A couple of times, I attended industry parties (it’s my understanding every party is an industry party) and always left with my skin crawling. The first part of every conversation must begin with an exchange of scene credentials, like a border guard demanding to see your papers. There’s a similar social dance in DC, but in DC a conversation begins with what do you do? In LA, it begins with who do you know?
Everyone is someone in LA, or at least they’re pretending to be someone, or wishing to be someone and hoping they can trick you into thinking they’re someone by wearing quirky sunglasses and espadrilles. Wherever you go, you’re up to your ankles in dropped names.
And yeah, the traffic is just as bad as the legend holds. I complain about my commute on the Beltway, but traffic on the 405 makes DC look like Topeka.
Southern California has its charm. Huntington Beach is Utopian; San Diego feels like what I wish Los Angeles would be. But visiting LA makes me understand why Fitzgerald drank himself to death.
2 – Eugene, Oregon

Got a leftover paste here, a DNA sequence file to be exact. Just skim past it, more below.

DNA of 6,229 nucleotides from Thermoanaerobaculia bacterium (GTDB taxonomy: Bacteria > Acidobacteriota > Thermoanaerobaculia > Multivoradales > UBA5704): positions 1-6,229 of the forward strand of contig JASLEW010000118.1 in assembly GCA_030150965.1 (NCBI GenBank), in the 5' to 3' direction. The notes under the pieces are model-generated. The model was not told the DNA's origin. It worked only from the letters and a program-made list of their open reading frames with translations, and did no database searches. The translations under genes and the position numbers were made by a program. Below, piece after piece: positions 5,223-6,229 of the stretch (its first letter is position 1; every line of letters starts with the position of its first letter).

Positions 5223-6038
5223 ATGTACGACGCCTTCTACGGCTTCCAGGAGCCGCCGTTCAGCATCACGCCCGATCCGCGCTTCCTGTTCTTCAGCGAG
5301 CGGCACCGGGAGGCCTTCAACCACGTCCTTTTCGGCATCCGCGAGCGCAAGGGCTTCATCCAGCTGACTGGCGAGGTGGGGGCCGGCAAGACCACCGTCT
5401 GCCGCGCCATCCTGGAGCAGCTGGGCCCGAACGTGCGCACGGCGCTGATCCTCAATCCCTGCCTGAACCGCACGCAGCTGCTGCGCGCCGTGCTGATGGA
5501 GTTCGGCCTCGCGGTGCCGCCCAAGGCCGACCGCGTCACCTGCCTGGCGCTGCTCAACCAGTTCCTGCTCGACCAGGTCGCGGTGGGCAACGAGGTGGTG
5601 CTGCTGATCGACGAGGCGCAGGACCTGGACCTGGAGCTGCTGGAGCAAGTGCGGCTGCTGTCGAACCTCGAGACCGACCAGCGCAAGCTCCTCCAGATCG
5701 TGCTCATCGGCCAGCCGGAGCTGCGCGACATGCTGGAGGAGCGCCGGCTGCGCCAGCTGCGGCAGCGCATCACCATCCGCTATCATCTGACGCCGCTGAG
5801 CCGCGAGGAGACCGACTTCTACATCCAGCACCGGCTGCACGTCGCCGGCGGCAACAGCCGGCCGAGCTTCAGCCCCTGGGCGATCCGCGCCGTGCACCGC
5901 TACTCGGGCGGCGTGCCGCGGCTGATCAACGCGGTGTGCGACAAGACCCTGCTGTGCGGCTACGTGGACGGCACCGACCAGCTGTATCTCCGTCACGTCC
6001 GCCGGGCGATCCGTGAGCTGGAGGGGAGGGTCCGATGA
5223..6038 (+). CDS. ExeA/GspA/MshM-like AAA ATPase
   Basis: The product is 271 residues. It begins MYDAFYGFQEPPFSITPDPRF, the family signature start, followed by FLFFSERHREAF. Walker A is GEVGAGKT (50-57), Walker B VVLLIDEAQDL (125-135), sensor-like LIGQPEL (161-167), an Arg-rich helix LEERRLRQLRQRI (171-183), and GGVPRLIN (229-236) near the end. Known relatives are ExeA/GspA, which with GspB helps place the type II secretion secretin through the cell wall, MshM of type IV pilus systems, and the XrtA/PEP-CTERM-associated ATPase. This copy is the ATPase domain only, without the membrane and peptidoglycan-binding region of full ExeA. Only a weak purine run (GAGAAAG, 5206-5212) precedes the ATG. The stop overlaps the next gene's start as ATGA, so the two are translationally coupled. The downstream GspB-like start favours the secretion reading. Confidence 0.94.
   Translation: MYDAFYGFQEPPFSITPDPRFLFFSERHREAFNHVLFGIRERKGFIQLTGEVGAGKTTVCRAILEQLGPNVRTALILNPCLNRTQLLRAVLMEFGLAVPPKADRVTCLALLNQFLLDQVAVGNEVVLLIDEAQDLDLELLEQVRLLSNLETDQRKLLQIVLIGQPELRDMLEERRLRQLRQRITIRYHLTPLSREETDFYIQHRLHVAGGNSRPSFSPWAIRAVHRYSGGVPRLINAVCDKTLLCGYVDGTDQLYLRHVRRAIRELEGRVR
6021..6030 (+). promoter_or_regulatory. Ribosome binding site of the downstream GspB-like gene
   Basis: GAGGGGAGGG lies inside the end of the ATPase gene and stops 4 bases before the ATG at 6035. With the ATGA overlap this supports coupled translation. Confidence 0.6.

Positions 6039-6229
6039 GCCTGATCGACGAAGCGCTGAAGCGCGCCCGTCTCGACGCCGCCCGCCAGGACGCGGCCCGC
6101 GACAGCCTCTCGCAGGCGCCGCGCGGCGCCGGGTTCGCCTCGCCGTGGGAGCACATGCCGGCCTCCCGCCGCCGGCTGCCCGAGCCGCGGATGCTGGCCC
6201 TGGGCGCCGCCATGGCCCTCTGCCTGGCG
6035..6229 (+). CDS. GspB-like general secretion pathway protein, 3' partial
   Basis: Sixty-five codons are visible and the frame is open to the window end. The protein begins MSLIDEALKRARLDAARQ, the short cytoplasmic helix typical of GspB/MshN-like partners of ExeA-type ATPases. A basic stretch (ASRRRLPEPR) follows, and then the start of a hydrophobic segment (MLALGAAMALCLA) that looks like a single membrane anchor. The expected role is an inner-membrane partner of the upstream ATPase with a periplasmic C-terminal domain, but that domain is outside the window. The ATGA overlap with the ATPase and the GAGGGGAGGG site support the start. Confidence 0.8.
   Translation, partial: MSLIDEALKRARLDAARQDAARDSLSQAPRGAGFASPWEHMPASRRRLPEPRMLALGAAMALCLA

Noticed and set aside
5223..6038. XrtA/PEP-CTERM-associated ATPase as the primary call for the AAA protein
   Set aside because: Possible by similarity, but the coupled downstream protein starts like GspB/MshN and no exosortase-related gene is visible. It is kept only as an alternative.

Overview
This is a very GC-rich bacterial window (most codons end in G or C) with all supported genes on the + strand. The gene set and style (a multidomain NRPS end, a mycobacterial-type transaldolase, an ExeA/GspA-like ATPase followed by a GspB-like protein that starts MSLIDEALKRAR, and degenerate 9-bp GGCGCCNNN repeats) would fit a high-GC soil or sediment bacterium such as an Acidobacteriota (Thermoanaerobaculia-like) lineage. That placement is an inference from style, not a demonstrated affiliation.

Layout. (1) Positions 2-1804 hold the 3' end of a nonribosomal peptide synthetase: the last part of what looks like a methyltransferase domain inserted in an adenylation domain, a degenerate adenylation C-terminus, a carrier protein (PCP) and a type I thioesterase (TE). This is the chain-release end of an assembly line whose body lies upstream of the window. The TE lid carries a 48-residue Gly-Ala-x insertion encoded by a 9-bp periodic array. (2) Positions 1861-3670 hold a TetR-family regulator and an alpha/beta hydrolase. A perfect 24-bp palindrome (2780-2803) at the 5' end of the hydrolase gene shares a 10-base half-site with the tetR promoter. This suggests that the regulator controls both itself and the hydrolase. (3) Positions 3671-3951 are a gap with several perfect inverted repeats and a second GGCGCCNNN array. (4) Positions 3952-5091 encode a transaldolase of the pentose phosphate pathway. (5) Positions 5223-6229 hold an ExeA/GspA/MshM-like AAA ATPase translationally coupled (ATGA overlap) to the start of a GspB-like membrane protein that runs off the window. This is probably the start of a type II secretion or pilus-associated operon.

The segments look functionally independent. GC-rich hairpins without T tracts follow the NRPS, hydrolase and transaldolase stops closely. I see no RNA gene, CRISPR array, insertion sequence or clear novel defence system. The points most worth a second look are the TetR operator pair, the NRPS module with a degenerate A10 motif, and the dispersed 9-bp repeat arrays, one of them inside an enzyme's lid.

There’s lots I like about Oregon. It’s the home of The Goonies, Chuck Palahniuk, and some kick-ass craft beer. I also feel a weird sense of brotherhood with it because it’s the only state other than New Jersey that doesn’t allow its residents to pump their own gas.
Portland is a nice town. It’s got a very granola vibe that’s endearing and makes me want to buy a fuckload of Patagonia shirts and get obsessively into grinding my own coffee.
But Eugene is the pits. Everyone looks homeless, not in the chic Brooklyn way, but in the even-if-you’re-trying-to-be-a-hipster-you’re-still-disgusting way. People in Eugene walk around like they missed the memo that Vietnam is over and they can put away their daisies and get a fucking job.
Even the name Eugene bugs me. Eugene is that annoying kid down the street with the big ears that throws rocks at dogs and tramples flower beds and then pretends like it wasn’t him. He might grow up and try to go by “Gene,” but we all fucking know who he really is.
I’m mostly bitter because I had two guitars stolen from me in Eugene. The band had just finished its set, and I was loading the trailer. When I returned with my arms full of drum hardware, the Les Paul and Telecaster I had just brought out were no longer in the trailer. Some scumbag walking by decided they were his now.
Way to go, Eugene. Peace and love.
1 – Niagara Falls, NY
Niagara Falls and Petersburg are bummers in similar ways. They both stand as reminders that nothing gold can stay and exist only as former shells of themselves. I’m rooting for Petersburg and will continue to go back even though it bums me out, because I admire the hope of its residents and small business owners fighting to sculpt a new, post-railroad world.